The structure of this parable is quite simple: A wealthy master invests in three individual servants; he then leaves for a period of time and later returns to discover what the servants have done with his initial investment. The actual amount invested in each individual is different; however, the fact that these servants are those in whom the master has invested, delineates them from any other set of servants. Now, this delineation into a group of haves, and an unmentioned group of have nots, is admittedly implicit in nature, but nonetheless I think it is critical to giving this parable teeth for us as real believers. The twist in the parable comes when we see that one of the ?haves? turns out to be a have not. We’ll return to that thought in a minute.

Lets begin by matching up the three primary components of this parable with their spiritual counterparts. The first two are straightforward; the master represents God and the servants represent three individuals. Most everyone seems to agree on those two; however, there does seem to be some confusion over what the talent represents. Some people seem to want to make the biblical talent, which is a particular sum of money, represent an English vocabulary definition of a talent, which might be something random like the ability to dribble a basketball. This is what I was taught growing up, and this is probably the reason why I shrugged off the parable as just a nice story. Somehow dribbling a basketball for Jesus, or catching touchdown passes for Jesus didn?t seem to connect with my problem that I was a sinner and needed Christ. At any rate, it certainly seemed a bit too contrived to be taken all that seriously.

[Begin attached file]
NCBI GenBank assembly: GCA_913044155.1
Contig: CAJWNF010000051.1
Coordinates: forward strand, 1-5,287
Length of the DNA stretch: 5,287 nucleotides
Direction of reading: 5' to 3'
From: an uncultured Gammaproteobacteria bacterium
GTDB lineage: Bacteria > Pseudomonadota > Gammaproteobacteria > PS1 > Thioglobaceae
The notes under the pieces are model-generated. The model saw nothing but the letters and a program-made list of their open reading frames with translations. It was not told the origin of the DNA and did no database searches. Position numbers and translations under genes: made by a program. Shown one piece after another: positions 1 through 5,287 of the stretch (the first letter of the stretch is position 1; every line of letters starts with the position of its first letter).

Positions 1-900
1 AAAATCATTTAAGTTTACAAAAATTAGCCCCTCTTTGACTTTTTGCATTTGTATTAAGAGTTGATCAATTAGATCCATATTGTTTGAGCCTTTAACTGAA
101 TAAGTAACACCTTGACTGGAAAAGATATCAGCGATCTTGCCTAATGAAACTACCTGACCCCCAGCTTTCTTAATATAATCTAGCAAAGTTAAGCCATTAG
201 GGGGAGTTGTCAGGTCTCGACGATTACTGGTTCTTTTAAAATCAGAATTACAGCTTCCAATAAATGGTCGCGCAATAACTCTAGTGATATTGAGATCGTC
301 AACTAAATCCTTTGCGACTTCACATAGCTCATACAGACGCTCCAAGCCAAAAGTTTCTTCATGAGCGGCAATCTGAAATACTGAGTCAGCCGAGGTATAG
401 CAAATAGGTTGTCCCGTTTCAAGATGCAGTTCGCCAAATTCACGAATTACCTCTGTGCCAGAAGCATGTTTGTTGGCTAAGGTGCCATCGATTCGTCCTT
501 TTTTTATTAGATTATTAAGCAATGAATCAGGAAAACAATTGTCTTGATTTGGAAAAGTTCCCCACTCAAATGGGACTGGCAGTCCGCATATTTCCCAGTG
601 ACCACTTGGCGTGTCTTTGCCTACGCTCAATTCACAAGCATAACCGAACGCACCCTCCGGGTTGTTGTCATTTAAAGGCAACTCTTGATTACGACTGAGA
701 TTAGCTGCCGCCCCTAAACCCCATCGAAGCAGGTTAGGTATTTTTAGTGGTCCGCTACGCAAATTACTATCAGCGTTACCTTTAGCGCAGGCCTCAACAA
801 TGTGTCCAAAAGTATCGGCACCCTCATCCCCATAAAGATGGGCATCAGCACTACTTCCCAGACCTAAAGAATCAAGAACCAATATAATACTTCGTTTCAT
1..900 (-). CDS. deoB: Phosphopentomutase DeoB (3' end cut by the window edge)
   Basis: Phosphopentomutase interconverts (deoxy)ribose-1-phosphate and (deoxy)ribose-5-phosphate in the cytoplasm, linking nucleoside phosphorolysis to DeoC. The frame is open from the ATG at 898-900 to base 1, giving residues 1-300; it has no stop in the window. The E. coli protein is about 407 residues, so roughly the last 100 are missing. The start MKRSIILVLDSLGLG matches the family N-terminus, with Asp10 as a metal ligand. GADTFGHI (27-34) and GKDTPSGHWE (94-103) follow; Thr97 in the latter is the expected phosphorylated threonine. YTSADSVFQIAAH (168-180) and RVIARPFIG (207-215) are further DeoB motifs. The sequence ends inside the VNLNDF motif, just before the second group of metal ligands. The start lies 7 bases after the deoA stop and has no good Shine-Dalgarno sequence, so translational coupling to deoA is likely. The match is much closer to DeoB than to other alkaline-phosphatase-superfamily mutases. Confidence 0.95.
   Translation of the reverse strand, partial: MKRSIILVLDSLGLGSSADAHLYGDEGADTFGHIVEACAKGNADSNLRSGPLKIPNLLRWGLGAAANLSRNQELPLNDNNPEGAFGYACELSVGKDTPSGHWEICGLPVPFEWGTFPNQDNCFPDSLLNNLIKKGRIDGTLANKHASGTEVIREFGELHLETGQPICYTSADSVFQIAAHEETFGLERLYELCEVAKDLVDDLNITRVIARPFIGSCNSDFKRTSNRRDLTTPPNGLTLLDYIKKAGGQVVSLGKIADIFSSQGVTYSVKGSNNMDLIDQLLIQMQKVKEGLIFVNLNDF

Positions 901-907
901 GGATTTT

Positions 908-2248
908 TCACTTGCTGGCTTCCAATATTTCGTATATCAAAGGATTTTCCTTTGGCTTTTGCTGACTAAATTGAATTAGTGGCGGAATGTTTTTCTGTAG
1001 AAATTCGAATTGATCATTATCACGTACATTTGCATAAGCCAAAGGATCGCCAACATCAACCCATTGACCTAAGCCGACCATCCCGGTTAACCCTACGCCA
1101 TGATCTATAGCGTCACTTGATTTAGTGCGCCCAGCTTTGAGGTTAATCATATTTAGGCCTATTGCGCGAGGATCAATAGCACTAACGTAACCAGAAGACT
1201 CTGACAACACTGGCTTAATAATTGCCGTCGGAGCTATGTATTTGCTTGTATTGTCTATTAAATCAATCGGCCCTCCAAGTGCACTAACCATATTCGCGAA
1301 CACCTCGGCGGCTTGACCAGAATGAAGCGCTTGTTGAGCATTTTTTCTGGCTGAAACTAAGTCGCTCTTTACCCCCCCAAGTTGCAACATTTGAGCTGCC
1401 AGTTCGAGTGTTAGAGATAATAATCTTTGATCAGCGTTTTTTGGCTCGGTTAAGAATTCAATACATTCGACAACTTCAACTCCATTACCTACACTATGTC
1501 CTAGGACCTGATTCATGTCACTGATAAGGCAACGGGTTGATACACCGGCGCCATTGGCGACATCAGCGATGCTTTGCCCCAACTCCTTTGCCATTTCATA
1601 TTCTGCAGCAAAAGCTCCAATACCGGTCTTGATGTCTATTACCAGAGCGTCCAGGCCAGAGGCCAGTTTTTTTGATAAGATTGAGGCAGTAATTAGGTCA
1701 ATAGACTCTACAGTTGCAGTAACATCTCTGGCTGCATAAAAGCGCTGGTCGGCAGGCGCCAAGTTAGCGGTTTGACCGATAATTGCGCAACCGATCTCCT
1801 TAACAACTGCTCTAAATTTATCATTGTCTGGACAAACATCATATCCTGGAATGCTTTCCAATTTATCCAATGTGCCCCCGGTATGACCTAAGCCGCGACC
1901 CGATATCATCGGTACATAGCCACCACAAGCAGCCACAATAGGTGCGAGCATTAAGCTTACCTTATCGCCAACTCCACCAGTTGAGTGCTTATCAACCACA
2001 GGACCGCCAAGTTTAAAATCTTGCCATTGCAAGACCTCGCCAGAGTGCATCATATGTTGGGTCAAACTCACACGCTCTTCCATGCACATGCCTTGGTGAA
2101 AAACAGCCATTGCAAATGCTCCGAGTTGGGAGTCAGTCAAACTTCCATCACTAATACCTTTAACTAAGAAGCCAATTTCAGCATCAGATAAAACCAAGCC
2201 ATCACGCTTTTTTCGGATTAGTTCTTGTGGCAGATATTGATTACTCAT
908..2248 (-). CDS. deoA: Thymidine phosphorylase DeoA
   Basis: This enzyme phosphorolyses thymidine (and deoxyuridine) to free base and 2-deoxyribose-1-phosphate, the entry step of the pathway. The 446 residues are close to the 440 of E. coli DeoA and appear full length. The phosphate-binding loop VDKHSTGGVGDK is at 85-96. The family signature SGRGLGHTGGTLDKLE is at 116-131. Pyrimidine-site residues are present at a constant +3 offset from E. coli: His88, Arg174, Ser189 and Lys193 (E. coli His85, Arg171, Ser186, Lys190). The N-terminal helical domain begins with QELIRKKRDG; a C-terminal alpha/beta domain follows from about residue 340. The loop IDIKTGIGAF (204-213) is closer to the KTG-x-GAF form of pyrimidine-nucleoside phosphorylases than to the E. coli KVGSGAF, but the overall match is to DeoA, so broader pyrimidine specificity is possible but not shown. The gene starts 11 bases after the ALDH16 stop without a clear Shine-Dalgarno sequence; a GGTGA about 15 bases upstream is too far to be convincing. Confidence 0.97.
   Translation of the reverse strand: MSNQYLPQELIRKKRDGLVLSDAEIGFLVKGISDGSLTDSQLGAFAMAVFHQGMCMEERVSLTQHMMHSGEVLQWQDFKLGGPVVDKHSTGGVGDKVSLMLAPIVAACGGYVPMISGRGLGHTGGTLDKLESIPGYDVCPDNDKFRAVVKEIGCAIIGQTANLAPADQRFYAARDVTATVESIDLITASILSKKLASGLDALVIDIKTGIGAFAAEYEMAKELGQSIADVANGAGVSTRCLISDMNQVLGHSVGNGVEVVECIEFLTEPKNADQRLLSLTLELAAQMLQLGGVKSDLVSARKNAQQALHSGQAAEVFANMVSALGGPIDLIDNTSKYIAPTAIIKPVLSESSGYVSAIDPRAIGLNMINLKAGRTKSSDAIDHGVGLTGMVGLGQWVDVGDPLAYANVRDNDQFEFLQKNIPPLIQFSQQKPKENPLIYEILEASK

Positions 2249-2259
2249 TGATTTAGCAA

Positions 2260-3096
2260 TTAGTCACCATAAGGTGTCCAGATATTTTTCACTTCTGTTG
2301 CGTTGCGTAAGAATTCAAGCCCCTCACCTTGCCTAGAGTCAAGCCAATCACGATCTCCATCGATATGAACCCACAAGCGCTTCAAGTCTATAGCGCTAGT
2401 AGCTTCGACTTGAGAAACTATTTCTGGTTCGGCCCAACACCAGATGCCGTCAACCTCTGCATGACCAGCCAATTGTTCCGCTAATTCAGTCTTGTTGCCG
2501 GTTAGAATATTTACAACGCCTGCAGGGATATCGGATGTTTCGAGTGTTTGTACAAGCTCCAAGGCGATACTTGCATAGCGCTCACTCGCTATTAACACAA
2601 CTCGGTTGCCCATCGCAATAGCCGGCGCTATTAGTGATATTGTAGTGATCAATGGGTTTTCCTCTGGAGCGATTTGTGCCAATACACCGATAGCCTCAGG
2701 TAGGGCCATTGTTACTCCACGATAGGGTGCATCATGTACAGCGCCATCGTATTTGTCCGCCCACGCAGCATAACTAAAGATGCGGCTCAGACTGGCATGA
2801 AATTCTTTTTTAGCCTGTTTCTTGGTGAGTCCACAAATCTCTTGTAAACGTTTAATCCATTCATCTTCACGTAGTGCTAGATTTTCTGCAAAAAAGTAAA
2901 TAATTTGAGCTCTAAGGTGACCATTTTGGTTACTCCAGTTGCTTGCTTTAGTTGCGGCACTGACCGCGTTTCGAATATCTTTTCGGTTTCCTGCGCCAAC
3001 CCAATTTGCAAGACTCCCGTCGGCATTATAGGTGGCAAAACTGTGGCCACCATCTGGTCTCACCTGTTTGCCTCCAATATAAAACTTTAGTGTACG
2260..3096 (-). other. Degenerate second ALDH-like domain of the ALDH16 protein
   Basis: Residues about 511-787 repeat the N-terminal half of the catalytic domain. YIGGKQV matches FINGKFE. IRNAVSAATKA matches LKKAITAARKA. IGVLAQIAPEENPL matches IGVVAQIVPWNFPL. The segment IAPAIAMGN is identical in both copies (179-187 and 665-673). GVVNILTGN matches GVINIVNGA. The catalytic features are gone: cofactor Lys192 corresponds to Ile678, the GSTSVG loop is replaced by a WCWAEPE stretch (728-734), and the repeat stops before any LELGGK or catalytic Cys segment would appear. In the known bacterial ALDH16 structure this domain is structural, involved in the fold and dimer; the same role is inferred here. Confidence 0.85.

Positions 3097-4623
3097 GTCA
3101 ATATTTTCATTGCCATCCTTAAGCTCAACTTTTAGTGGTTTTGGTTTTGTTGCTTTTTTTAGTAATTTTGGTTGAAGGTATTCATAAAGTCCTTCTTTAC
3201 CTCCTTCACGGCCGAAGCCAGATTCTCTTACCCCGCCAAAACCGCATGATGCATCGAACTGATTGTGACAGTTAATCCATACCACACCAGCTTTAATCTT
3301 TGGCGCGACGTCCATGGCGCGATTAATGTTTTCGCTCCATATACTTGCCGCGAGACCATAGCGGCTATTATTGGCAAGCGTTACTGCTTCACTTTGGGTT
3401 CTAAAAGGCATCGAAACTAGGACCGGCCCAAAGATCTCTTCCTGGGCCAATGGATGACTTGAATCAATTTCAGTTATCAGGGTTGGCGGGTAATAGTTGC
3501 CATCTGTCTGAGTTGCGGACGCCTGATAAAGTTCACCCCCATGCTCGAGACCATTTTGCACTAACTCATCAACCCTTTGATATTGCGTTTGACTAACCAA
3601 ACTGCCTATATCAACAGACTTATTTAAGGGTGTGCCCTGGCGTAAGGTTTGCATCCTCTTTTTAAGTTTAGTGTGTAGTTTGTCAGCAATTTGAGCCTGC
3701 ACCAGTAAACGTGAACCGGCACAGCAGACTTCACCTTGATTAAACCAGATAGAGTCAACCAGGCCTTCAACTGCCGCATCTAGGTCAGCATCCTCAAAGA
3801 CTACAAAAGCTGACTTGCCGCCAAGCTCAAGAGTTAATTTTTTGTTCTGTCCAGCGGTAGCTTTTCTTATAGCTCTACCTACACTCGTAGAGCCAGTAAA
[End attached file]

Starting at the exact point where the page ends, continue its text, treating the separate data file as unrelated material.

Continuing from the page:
So, I don’t think the sum of money in the parable represents any particular ability in the life of a believer, be it dribbling a basketball or playing classical guitar. Rather, I think the master’s investment taken together with the ultimate actions of the servants represent saving faith. Now, I think that together they are representative of saving faith viewed from a particular vantage point. In particular, the parable seems to be illustrating the outworking, tangible manifestations of saving faith that result in quantifiable fruit in the lives of real believers. Why do I think this way? Well, when we read the parable, we see that the first two servants receive an initial investment from the master, and then for a period of time they diligently labor and their investment grows. Finally, when the master returns the first two servants are praised and told to Come and share in your master’s happiness! The master’s happiness obviously has to be a picture of heaven. Now, what about the third servant The parable also claims that he receives an initial investment from the master as well; however, he ultimately gives way to fear and laziness and buries his investment. When the master returns, he casts the third servant into darkness where there is weeping and gnashing of teeth. Clearly this is descriptive of hell. Now, obviously this parable is not advocating that we are in danger of losing our salvation. But I do believe it is advocating that we must be careful to examine ourselves to be sure we are indeed truly saved. This is precisely where the parable shows its teeth, in my opinion.